Legal Representation on Surrogacy in Florida

Written by: Karen Persis

As an attorney who specializes in surrogacy in Florida, I have had the opportunity of representing many Intended Parents as well as Gestational Surrogates in the legal process. Frequently with Gestational Surrogates, their reproductive lawyer might be the first lawyer they have ever engaged for legal services. That might seem a little daunting or scary. This article can provide some guidance regarding the legal process in Florida, and hopefully answer some questions and calm any anxiety a Gestational Surrogate might have regarding the legal aspects of surrogacy.

Effectively, there are two legal phases involved in surrogacy: contracts and court. The contract phase will be a Gestational Surrogate’s first (and likely only, depending on the state) interaction with her attorney. It is typically completed prior to the Gestational Surrogate starting stimulation medication. The court phase may begin during pregnancy (depending on the jurisdiction) and will be completed post-birth.

When a Gestational Surrogate is medically cleared by the Fertility Clinic, the contract phase is ready to begin. She will sign some type of agreement or engagement letter with her attorney, and this document will include the scope of work involved and expectations regarding the representation. If the Gestational Surrogate is married, her spouse will be a part of the gestational surrogacy agreement, which means the spouse will also be represented by the Gestational Surrogate’s attorney. Anything the Gestational Surrogate and her spouse tell their attorney is protected by the attorney-client privilege unless they give permission to their attorney to reveal the information. This is important for the Gestational Surrogate and her spouse to understand – their attorney is working for them and their interests, and not the Intended Parents, the Fertility Clinic, or the agency.

The Intended Parent’s attorney will send a draft of the gestational surrogacy agreement to the Gestational Surrogate’s attorney for their review. This draft will have already been reviewed by the Intended Parents. The Gestational Surrogate’s attorney will then provide the draft to the Gestational Surrogate and her spouse, for them to read. Once they have had time to read, a call will be scheduled so that the Gestational Surrogate and her spouse can review the entire agreement with her attorney, and discuss any questions, changes, concerns, or even errors in the agreement. It is absolutely critical that the Gestational Surrogate and her spouse take the time to read the entire gestational surrogacy agreement, as well as any exhibits. While time is of the essence, these agreements are typically very long and rather verbose, and by signing the agreement, the Gestational Surrogate is committing herself and her family to a rather lengthy and important legal obligation. Reading every page is critical. Print it, read it, highlight, underline, make notes, and ask questions. The Gestational Surrogate’s review with her attorney is a critical time in the contract stage. Ask every question. No question is dumb. If something doesn’t make sense, or a term is not what was anticipated, the Gestational Surrogate should communicate these issues to her attorney. Attorneys are smart, but they aren’t mind readers. They can’t know what is concerning to the Gestational Surrogate and her spouse unless they tell her.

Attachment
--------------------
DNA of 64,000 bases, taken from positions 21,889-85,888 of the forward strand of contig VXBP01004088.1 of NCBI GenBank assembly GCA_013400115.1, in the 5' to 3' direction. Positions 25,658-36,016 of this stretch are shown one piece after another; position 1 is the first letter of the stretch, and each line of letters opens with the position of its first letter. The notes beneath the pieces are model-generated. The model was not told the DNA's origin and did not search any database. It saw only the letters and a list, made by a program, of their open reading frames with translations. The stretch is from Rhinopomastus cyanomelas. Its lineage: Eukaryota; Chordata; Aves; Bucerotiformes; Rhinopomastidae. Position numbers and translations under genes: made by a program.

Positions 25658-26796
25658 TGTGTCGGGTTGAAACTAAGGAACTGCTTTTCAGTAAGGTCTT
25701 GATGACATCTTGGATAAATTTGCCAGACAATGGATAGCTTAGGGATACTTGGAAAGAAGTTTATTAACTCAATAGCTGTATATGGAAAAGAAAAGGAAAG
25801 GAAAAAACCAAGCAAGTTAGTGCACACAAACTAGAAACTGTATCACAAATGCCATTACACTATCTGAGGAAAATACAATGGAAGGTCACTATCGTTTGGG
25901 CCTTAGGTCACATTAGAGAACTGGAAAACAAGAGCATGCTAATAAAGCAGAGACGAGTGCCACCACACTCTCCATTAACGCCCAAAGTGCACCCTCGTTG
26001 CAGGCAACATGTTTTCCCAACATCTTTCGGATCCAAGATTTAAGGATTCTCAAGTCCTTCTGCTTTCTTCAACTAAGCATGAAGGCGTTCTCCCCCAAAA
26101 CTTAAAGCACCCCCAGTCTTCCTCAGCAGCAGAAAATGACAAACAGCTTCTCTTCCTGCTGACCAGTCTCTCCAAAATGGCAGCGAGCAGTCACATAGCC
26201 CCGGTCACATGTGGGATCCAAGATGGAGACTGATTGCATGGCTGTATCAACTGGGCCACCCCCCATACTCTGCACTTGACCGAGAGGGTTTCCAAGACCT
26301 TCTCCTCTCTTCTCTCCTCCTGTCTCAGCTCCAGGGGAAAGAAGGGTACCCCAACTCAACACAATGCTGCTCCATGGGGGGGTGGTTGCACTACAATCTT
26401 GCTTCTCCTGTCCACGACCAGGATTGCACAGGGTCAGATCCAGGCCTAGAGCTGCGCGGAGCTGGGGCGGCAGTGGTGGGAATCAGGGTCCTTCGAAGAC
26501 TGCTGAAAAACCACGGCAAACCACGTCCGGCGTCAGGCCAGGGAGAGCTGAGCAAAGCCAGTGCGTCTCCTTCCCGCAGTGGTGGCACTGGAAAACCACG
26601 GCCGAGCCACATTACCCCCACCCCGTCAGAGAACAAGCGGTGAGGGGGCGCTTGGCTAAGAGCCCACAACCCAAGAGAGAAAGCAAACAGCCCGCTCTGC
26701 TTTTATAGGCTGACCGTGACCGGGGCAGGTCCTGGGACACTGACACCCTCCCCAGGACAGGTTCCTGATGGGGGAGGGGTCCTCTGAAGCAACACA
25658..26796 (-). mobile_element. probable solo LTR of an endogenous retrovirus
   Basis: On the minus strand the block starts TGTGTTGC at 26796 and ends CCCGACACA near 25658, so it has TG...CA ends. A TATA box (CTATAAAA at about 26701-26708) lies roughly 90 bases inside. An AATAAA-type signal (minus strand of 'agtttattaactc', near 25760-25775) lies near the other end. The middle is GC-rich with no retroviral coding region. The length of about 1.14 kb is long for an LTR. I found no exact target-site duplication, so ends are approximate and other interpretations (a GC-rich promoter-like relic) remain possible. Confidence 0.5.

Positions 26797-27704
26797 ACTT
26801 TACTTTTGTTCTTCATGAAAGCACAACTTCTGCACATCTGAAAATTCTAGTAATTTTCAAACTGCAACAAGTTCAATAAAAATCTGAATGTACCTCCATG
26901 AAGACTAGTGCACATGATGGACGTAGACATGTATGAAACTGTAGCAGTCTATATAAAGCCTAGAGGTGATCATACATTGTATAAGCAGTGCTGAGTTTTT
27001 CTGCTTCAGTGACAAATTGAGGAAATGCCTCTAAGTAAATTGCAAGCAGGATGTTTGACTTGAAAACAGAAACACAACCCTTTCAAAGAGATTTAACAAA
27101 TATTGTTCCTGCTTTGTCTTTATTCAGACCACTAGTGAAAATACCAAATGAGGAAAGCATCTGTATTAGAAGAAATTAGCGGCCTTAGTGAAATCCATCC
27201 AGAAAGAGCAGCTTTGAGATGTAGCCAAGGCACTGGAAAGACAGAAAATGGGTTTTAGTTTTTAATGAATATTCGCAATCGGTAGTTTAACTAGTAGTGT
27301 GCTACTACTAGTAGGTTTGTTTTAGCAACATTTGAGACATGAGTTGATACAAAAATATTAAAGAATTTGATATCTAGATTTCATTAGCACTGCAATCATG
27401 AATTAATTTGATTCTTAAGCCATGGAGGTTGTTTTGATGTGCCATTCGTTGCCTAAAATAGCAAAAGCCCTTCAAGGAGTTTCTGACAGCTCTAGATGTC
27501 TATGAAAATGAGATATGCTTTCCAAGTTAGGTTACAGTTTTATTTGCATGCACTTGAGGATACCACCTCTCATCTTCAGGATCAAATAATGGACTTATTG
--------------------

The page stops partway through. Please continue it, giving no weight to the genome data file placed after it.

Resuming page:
Negotiation of the agreement will happen. This is not typically just a rubberstamp process (nor should it be). But that is OK! There will likely be some things that the Gestational Surrogate and her attorney want to be changed about the draft agreement. After their review, these changes are brought to the attention of the Intended Parents’ attorney, so that she can address them with the Intended Parents. Negotiation of the agreement is not necessarily negative or adversarial. This process is typically collaborative. Don’t stress out about it.